The US Food and Drug Administration (FDA) and National Cancer Institute (NCI) on Monday unveiled a memorandum of understanding (MOU) to further cooperate on understanding the molecular biology of cancer as it relates to diagnostic measurements, product development and treatment.
"The purpose of this MOU is to engage in scientific and programmatic collaborations in clinical proteogenomics cancer research, such as statistical experimental design, instrument/technology validation, informatics, biological sample preparation, diagnostics, discovery, and validation of biomarkers for cancer development, treatment, and response," the text of the agreement says.
Proteogenomics is the field of research where the study of proteins and genomes intersects.
The collaboration will also see both agencies working together on bioinformatics and data analysis/integration, diagnostic assay development, discovery, and validation of surrogate biomarkers of cancer development and drug response, including standardization among technology platforms and assay standards development.
The agreement will benefit FDA by extending outreach to device manufacturers early in the development process, as well as clinicians and drug manufacturers who are utilizing proteogenomics in development programs.
"This will enhance FDA's knowledge and technical expertise in proteogenomics as it is applied to medical devices and oncology drug development, and will facilitate the review of such medical devices and therapies when they are submitted to FDA," the text says.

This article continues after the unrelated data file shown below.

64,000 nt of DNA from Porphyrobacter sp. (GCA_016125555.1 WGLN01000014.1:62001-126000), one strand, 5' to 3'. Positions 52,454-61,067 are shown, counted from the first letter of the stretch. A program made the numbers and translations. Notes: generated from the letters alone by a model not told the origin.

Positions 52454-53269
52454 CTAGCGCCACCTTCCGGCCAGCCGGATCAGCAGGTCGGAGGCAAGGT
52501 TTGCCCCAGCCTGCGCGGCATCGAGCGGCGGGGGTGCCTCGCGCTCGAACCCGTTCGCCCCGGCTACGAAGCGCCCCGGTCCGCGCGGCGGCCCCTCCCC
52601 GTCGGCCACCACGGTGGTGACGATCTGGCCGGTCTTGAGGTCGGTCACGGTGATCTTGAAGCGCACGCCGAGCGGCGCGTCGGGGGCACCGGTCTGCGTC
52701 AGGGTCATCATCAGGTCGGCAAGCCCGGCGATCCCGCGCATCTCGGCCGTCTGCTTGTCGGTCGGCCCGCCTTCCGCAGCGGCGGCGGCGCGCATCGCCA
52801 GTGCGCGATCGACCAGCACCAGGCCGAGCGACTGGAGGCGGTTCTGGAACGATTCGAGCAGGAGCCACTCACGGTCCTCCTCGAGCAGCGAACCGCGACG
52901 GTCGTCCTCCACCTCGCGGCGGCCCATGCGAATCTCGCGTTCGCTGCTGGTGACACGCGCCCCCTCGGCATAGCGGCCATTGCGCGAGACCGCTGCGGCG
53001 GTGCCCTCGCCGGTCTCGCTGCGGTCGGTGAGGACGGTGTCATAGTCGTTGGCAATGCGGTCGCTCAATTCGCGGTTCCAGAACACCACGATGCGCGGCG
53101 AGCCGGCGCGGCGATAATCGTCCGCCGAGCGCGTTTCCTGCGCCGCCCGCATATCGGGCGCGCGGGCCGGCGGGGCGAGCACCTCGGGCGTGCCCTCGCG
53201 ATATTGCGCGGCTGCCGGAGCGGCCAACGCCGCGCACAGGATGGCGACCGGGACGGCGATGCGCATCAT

Cooperative activities may include:
- Developing guidelines on "necessary requirements for data submission and analysis for proteogenomic data repositories that is mutually beneficial to the NCI and the FDA. These requirements will be intended to meet the needs of the NCI for the purposes of technology assessment and standardization, validation, and experimental reproducibility and the needs of the FDA for the purposes of diagnostic and drug submissions";
- developing joint educational materials on the most current standards and practices for proteogenomic technologies and applications;
- forming NCI, FDA, academic, industry and other partnerships to improve proteogenomics standard operating procedures and data policies;
- mutual use of facilities, software, algorithms and data repositories, as well as through the exchange of agency personnel, expertise and data or publications.
The MOU will also facilitate the sharing of non-public information, which FDA and NCI said will be appropriate and in accordance with applicable law.
The director of NCI's Office of Cancer Clinical Proteomics Research, the director of the FDA's Office of In Vitro Diagnostics and the director of FDA’s new Oncology Center of Excellence or their designees will be the primary representatives to coordinate the cooperative activities.
MEMORANDUM OF UNDERSTANDING: CLINICAL PROTEOGENOMICS CANCER RESEARCH